The public's response to Baltimore' recent surge in gun violence gives hope to all of us who care about the city ("In face of violence, hope that city can come together," July 8).
People are rallying together to express their outrage and develop action plans to address these awful killings. Good, caring people are out in the streets sending the message that violence will not be tolerated.
Behind these visible displays of community action, are the daily works of faith communities and nonprofit organizations. Day after day, members of the faith and nonprofit sectors are working to change the root problems of poverty, unemployment and violence.
Throughout Baltimore City, faith communities and nonprofits work together to help people released from prison rebuild their lives through workforce development. They also provide safe places for youth to gather for academic study and fun.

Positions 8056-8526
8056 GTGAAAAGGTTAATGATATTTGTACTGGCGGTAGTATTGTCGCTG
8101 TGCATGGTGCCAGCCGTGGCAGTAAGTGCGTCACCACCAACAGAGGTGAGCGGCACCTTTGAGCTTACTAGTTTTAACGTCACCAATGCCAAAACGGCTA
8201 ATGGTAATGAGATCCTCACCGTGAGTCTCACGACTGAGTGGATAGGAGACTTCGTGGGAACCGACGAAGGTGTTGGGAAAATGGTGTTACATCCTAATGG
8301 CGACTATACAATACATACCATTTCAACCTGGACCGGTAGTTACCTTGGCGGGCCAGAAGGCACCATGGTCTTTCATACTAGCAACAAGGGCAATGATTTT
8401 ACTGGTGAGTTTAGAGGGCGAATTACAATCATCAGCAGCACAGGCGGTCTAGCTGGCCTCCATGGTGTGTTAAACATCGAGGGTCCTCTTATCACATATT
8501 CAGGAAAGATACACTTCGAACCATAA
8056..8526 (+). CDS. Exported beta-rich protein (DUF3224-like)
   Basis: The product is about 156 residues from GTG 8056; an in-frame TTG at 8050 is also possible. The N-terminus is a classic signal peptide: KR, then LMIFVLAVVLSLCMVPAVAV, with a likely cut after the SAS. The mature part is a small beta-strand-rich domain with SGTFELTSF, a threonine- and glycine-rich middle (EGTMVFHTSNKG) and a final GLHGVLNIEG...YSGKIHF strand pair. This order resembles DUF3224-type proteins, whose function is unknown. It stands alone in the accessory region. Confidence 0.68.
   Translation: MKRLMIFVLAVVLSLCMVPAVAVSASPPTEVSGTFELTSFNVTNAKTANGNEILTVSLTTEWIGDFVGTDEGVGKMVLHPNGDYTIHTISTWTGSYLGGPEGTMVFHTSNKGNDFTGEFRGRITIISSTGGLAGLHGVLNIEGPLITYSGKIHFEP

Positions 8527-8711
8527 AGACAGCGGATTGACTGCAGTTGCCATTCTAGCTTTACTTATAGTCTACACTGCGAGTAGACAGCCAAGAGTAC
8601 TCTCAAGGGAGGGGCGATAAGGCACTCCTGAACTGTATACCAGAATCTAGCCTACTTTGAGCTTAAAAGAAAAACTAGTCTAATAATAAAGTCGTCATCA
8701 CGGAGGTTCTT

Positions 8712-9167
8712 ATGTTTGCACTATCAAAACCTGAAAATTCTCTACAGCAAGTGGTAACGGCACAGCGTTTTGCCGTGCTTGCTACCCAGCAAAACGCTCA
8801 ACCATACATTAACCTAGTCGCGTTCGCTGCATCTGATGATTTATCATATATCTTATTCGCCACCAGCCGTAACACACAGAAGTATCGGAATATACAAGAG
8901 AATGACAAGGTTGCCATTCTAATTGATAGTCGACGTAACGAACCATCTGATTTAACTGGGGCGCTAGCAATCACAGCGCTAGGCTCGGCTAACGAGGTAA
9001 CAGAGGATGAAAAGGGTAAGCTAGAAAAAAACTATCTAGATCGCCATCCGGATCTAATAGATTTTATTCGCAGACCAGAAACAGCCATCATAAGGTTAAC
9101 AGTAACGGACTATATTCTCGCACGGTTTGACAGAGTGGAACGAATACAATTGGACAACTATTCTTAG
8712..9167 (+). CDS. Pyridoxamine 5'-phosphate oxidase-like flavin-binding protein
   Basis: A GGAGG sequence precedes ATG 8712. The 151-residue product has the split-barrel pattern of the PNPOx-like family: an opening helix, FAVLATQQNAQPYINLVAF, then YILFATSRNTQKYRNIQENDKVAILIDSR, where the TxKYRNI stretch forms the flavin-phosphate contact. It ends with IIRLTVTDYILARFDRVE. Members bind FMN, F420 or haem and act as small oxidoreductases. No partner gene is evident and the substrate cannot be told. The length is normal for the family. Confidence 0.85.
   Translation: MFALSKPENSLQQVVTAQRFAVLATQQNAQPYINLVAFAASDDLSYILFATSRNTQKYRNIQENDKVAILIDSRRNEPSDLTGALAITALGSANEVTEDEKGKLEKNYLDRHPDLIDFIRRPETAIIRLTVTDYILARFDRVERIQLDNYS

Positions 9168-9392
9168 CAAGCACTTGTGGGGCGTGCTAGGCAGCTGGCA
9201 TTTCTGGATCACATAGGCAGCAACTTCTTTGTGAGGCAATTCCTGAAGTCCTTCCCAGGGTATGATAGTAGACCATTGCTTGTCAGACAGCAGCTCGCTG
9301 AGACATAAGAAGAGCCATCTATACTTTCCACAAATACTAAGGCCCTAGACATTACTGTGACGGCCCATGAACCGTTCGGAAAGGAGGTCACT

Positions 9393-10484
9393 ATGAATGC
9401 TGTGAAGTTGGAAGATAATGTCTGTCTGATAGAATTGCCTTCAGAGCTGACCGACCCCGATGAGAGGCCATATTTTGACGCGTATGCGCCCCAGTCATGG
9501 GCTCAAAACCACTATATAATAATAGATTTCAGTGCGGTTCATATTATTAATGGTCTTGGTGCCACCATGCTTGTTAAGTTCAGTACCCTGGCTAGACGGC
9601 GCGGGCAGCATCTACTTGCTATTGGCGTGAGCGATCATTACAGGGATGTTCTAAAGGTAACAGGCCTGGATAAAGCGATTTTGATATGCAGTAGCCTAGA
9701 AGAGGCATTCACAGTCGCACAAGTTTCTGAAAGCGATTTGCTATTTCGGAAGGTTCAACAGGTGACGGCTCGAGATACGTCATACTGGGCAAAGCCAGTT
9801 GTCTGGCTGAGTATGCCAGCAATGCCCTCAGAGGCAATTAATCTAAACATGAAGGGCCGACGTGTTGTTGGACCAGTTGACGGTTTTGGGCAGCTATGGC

The problems are deep and much work remains to be done. There are children who are homeless, whose parents have lost jobs, who are living in homes surrounded by vacant properties. These are serious problems that require all of us to help our brothers and sisters in our own way.
All of us have the capacity to do something good for another person. Donate to a food pantry. Hire a teenager. Teach computer skills to an adult. Contribute to a charitable organization. Pay it forward with the blessings you have been given.
Nancy Fenton, Baltimore
The writer is acting executive director of Episcopal Community Services of Maryland.Copyright © 2015, The Baltimore Sun